In conclusion, I would say : The origin of the theory of witchcraft, the power of that absurd superstition on the Bantu mind, is easily explained when we consider that it is but an application of the animistic system to the problem of death, that it is in accordance with the Bantu psychological conceptions of the duality of the human being and of the objective value of dreams, the remembrance of cannibalism, the intensity of hatred amongst savages; all these facts and principles correspond perfectly with the various elements of the superstitions which have been analysed now.

The only way of getting rid of that dreadful theory which can be really called the curse of the natives, is to replace in their minds that primitive and dangerous animism by the spiritual, highly moral, philosophical theism of Christianity. A Bantu when he becomes a Christian has given the deathblow to his old belief of witchcraft. However, that belief is slow to die! It is one of the superstitions of heathenism which sticks with the greatest obstinacy to his mind, and how often do we see the accusation of balo yi thrown in the face of a convert by another convert ! Every missionary understanding the natives will agree that any apparition of the balo yi superstition amongst those new congregations must be at once denounced as a sin of heathenism, and punished as such by those measures of ecclesiastical discipline which these young Churches cannot yet dispense with.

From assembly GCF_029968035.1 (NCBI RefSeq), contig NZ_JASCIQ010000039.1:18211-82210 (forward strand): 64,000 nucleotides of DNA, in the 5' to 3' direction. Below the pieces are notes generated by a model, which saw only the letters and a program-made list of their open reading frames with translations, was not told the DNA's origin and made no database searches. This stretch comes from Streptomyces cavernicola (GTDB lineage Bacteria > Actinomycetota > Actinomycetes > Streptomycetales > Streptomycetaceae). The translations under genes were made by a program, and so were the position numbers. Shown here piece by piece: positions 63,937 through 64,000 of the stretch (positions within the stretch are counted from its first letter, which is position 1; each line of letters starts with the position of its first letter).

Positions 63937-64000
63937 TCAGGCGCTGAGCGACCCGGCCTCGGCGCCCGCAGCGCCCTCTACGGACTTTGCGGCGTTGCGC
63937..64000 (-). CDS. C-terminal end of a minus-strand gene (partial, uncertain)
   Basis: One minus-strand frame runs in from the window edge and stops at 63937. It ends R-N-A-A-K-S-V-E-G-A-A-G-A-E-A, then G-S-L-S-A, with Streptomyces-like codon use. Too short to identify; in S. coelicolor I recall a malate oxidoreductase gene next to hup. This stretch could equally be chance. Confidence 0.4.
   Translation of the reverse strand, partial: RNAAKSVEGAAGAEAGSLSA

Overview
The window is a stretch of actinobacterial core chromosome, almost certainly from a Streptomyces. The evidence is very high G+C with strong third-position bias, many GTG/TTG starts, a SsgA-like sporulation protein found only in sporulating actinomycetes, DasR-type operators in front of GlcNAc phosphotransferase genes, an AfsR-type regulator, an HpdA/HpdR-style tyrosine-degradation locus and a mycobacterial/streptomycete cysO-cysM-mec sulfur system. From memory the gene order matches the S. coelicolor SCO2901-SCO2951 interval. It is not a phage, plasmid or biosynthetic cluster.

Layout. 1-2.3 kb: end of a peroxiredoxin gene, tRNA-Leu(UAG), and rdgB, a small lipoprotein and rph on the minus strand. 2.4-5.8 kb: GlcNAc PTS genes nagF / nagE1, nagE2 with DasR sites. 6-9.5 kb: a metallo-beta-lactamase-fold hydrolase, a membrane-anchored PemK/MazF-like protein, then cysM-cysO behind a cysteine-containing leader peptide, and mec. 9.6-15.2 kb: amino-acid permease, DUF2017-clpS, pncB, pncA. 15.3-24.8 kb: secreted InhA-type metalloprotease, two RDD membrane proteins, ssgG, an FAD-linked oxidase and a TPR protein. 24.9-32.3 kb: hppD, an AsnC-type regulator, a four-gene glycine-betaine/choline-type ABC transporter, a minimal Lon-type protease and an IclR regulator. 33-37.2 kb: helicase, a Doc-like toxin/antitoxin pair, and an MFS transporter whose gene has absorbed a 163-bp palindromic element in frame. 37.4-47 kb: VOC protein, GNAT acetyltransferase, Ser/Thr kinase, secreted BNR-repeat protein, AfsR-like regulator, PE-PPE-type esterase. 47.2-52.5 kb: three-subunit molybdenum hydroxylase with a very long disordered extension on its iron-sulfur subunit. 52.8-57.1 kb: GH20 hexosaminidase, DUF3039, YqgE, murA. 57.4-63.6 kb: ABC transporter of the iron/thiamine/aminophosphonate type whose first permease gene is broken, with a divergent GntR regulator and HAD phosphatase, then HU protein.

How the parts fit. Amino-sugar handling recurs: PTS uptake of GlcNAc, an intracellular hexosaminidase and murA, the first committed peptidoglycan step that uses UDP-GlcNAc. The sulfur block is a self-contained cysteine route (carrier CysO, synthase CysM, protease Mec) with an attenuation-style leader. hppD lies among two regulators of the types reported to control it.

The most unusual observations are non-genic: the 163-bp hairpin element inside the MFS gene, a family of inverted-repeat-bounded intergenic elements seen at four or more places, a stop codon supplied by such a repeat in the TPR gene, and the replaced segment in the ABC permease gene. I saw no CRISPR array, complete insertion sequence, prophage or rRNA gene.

But there is another very efficient way of putting a check to the bulo yi superstition. Bulo yi is condemned as a crime, and the noi

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must be judged and punished by the chief. Now, since the white Government has taken in hand the direction of native affairs all over South Africa, the native chiefs have seen their power very much diminished. They only judge less important offences.